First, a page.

Irish Tune Category: Hop Reels

(Reels with occasional extra beats interrupting the usual straight 4/4, 2/2 or 8/8 metres)

Beau’s Bounce

Here’s a tune composed in honour of Beau. a lovely dog who my wife and I minded for a couple of weeks in the lovely orchard area of Te Puna, near the city of Tauranga in New Zealand.
This is a hop reel, as there are 6/4 bars which ‘hop’ the usual 4/4 reel rhythm.

The Toko Mouth Reel

The Toko Mouth Reel (Hop Reel)

A tune composed in Milton, Otago, New Zealand where my wife and I stayed for a while in 2021. We were very close to a quaint beach settlement called Toko Mouth, named after the Tokomairaro River. The tune meanders like a river.This is an unusual reel for a number of reasons. It is in the key of F, which is not so common for Irish music. It also has an uneven number of bars in the A part (7) and a 6/4 bar at the end. For these reasons I consider it a kind of ‘Hop Reel’.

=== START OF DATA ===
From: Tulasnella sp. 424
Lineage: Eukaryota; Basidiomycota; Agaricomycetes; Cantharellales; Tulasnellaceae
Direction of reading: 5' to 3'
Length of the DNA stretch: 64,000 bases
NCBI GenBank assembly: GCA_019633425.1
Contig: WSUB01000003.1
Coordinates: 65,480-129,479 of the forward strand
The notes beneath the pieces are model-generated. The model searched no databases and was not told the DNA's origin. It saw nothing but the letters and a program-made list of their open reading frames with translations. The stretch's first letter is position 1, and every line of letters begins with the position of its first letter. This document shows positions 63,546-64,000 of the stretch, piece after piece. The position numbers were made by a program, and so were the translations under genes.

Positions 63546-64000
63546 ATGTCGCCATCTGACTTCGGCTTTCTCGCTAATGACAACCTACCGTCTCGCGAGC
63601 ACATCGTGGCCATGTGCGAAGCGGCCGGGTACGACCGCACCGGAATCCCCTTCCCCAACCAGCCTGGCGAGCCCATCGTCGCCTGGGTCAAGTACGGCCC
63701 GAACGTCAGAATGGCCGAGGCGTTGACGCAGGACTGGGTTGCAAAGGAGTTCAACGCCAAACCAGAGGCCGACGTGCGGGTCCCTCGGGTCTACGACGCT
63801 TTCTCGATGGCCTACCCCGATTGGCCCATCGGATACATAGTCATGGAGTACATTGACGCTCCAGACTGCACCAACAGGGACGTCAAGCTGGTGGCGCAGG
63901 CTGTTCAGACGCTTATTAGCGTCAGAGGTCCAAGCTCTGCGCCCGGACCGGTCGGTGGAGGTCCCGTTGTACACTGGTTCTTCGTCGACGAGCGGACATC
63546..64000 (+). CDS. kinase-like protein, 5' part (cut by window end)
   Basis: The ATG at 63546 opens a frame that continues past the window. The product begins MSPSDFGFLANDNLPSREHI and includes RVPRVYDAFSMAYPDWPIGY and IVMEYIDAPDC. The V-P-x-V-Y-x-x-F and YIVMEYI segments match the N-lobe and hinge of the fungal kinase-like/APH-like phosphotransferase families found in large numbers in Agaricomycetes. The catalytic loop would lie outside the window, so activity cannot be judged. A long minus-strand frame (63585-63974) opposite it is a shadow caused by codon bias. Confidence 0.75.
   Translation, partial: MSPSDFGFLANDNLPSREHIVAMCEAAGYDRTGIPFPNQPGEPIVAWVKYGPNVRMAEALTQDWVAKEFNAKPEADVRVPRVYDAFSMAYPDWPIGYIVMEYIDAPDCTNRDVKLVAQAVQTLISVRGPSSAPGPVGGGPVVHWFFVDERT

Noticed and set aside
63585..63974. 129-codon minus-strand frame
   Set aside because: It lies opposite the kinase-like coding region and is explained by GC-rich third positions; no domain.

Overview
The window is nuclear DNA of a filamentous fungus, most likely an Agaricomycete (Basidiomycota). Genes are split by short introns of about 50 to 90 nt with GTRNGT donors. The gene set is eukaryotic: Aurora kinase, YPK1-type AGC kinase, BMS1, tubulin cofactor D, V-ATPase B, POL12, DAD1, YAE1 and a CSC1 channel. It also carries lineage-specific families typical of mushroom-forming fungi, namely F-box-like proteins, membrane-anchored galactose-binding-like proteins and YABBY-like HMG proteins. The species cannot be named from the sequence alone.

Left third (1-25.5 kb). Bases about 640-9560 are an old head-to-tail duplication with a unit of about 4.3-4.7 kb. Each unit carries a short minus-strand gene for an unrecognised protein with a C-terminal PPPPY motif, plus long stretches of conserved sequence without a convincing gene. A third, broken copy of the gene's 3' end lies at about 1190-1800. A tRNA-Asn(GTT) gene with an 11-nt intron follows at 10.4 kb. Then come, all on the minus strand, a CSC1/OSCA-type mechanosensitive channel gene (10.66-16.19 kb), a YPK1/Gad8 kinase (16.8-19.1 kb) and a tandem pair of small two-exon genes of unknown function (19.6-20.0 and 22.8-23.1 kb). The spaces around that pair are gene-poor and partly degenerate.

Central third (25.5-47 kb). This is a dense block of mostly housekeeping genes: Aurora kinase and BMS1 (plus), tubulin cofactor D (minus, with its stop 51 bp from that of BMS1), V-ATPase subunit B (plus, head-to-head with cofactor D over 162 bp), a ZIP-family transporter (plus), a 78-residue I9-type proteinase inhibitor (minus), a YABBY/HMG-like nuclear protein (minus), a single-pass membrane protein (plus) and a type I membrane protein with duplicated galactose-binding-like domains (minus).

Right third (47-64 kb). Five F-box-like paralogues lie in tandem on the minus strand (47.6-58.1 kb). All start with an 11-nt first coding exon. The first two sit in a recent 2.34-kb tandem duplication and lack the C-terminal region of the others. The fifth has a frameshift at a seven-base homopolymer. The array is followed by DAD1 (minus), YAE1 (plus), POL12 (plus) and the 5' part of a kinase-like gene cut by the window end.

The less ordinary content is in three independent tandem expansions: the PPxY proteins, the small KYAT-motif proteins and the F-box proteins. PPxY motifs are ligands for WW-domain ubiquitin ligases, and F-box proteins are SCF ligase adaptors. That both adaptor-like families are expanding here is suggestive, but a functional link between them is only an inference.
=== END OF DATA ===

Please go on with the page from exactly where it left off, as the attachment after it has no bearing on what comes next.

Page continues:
Reel 47

Reel 47 (Hop Reel)

A tune composed whilst working on a choral piece, setting Psalm 47 to a commission for an American choir. The choir director requested the piece include an Irish style tune in it using the Dorian mode, so I came up with this, which the choir will lilt in between some of the Psalm verses! The mix of 4/4 and 6/4 bars places this in the category of a Hop Reel.

Phrygian Reel

The Phrygian Reel (Hop Reel)

A tune composed using the Phrygian mode which, on the white notes of the piano, is the seven notes starting from an E note. E, F, G, A, B, C, D. It is common enough to classical music and jazz, but very rarely found in Irish traditional music. Not to be confused with the Phrygian Dominant mode often used in Spanish flamenco, which is E, F, G#, A, B, C, D. This tune has occasional bars of 6/4 which ‘hop’ the tune out of a usual reel structure. This is a rhythmic trick used by Tommy Potts and Con Cassidy, among others, apparently to fool dancers!